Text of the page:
38 New and Everlasting Covenant

The New and Everlasting Covenant & Polygamy

CES Letter Core Question

Is the New and Everlasting Covenant polygamy?

Prophets & Polygamy (Continued)

It’s even in the scriptures:

“For behold, I reveal unto you a new and an everlasting covenant; and if ye abide not that covenant, then are ye damned; for no one can reject this covenant and be permitted to enter into my glory.”

CES Letter, Page 64

The new and everlasting covenant of marriage is part of the new and everlasting covenant. It is eternal marriage, not plural marriage.

An 1831 revelation through Joseph Smith defines the everlasting covenant as “the fulness of my gospel, sent forth unto the children of men, that they might have life and be made partakers of the glories which are to be revealed in the last days” (D&C 66:2; see also 133:57).  All mortal who inherit celestial glory will enter into this covenant (D&C 76:101; D&C 131:2), which is comprised of bonds that cannot be broken (D&C 78:11).

The everlasting covenant existed even before the world was organized.  “Wherefore, I say unto you that I have sent unto you mine everlasting covenant, even that which was from the beginning” (D&C 49:9; italics added).  From the beginning, God has made covenants with mortals on earth and as they comply with them, they are blessed even with exaltation (D&C 6:1, 14:7, 132:23).  Compliance begins with baptism (D&C 22:1-4) and is completed through temple ordinances including eternal marriage sealings (D&C 131:2, 132:4, 18-20).

The Lord's pattern is to reveal the everlasting covenant to believers on earth.  Then, when it is lost through apostasy, He reveals it again to a living prophet as a “new” covenant.  That prophet is authorized to teach and is given priesthood authority to administer the requisite ordinances. Joseph Smith taught “…in all ages of the world, whenever the Lord has given a dispensation of the priesthood to any man by actual revelation, or any set of men, this power has always been given” (D&C 128:9).

The scriptures indicate that this covenant was made with Adam (Moses 6:54-55), Enoch (JST Genesis 9:21-23, 13:13), Noah (Genesis 9:16), Abraham (Genesis 17:7, 13, 19), Jacob (1 Chronicles 16:17), and Moses and the Children of Israel (Leviticus 24:8, Numbers 25:13, Jeremiah 32:40).  Although Christ came in the meridian of time, He is the mediator of this covenant (Hebrews 13:20).   Joseph Smith taught that the everlasting covenant would be reestablished through him (D&C 1:17-22; see also 15) “to be a light to the world, and to be a standard for my people, and for the Gentiles to seek to it, and to be a messenger before my face to prepare the way before me” (D&C 42:9). 

The first public references to the new and everlasting covenant of marriage came in 1843.  In May the Prophet taught, “We have no claim in our eternal comfort in relation to eternal things unless our actions and contracts and all things tend to this end.”   Then two months later, on July 16, he became more specific. According to William Clayton, “He [Joseph Smith] showed that a man must enter into an everlasting covenant with his wife in this world or he will have no claim on her in the next.”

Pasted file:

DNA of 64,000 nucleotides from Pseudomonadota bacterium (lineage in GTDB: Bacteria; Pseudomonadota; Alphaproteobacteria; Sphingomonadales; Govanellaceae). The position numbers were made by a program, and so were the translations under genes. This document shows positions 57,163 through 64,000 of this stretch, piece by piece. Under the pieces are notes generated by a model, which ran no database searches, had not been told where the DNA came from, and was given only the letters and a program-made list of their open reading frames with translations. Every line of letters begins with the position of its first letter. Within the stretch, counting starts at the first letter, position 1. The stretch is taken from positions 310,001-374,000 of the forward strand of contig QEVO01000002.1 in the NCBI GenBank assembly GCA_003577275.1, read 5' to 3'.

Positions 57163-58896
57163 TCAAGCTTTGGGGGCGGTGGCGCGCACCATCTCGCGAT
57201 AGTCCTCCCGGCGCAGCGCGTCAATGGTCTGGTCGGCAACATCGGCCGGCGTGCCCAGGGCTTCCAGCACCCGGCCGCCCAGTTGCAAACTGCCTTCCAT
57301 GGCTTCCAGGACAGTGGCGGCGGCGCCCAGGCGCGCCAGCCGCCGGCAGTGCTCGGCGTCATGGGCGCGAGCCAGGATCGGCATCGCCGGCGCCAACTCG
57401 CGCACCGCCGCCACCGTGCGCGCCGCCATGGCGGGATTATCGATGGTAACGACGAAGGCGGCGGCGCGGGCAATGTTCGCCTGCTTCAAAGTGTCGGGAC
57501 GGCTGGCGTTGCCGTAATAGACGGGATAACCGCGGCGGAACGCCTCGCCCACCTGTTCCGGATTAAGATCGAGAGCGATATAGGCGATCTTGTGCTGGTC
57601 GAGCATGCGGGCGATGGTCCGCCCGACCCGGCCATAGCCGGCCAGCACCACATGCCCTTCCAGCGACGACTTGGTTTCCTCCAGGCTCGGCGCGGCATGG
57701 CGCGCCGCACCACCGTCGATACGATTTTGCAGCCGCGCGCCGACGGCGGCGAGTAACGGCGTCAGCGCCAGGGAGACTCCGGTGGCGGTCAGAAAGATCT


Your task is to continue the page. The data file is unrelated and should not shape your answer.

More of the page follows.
Some of the details of this covenant were recorded on July 12, 1843 in a revelation that is now section 132 in the Doctrine and Covenants. The opening verses explain that once it is revealed to a people, this covenant must be obeyed—that is, once the sealing ordinance is introduced among God’s followers on earth, they must marry according to that covenant or incur divine condemnation. The revelation reads:

For behold, I reveal unto you a new and an everlasting covenant; and if ye abide not that covenant, then are ye damned; for no one can reject this covenant and be permitted to enter into my glory.

For all who will have a blessing at my hands shall abide the law which was appointed for that blessing, and the conditions thereof, as were instituted from before the foundation of the world.

And as pertaining to the new and everlasting covenant, it was instituted for the fulness of my glory; and he that receiveth a fulness thereof must and shall abide the law, or he shall be damned, saith the Lord God. (D&C 132:4-6)

Some authors assert that these verses universally command the practice of plural marriage and that anything besides polygamy (i.e. monogamy) brings damnation.  However, later verses in the revelation demonstrate that the “covenant” that must be obeyed is eternal marriage, not plural marriage.  Verse nineteen promises exaltation to a man who marries a wife monogamously by proper authority and they live worthily.

The threat of damnation in these verses is directed at individuals who have the opportunity to be sealed in eternal marriage, but instead choose a civil union or some other form of matrimony. They are “damned” in the sense that they “remain separately and singly, without exaltation, in their saved condition, to all eternity” (D&C 132:17) and are not married in the next life. This threat of eternal consequences is similar to that accompanying other covenants and ordinances. For example, a person cannot reject baptism when the opportunity is presented and thereafter expect a second chance to accept it without penalties (see Alma 34:33-35; D&C 45:2).

The revelation further explains how a husband and “a wife” will be exalted if they are sealed by proper authority and they live worthily: “Verily I say unto you, if a man marry a wife by my word, which is my law, and by the new and everlasting covenant, and it is sealed unto them by the Holy Spirit of promise, by him who is anointed, . . . [it] shall be of full force when they are out of the world; and they shall pass by the angels, and the gods, which are set there, to their exaltation and glory in all things” (D&C 132:19).

Modern polygamists are all condemned because their marriages are not authorized.  See D&C 132:18, 38.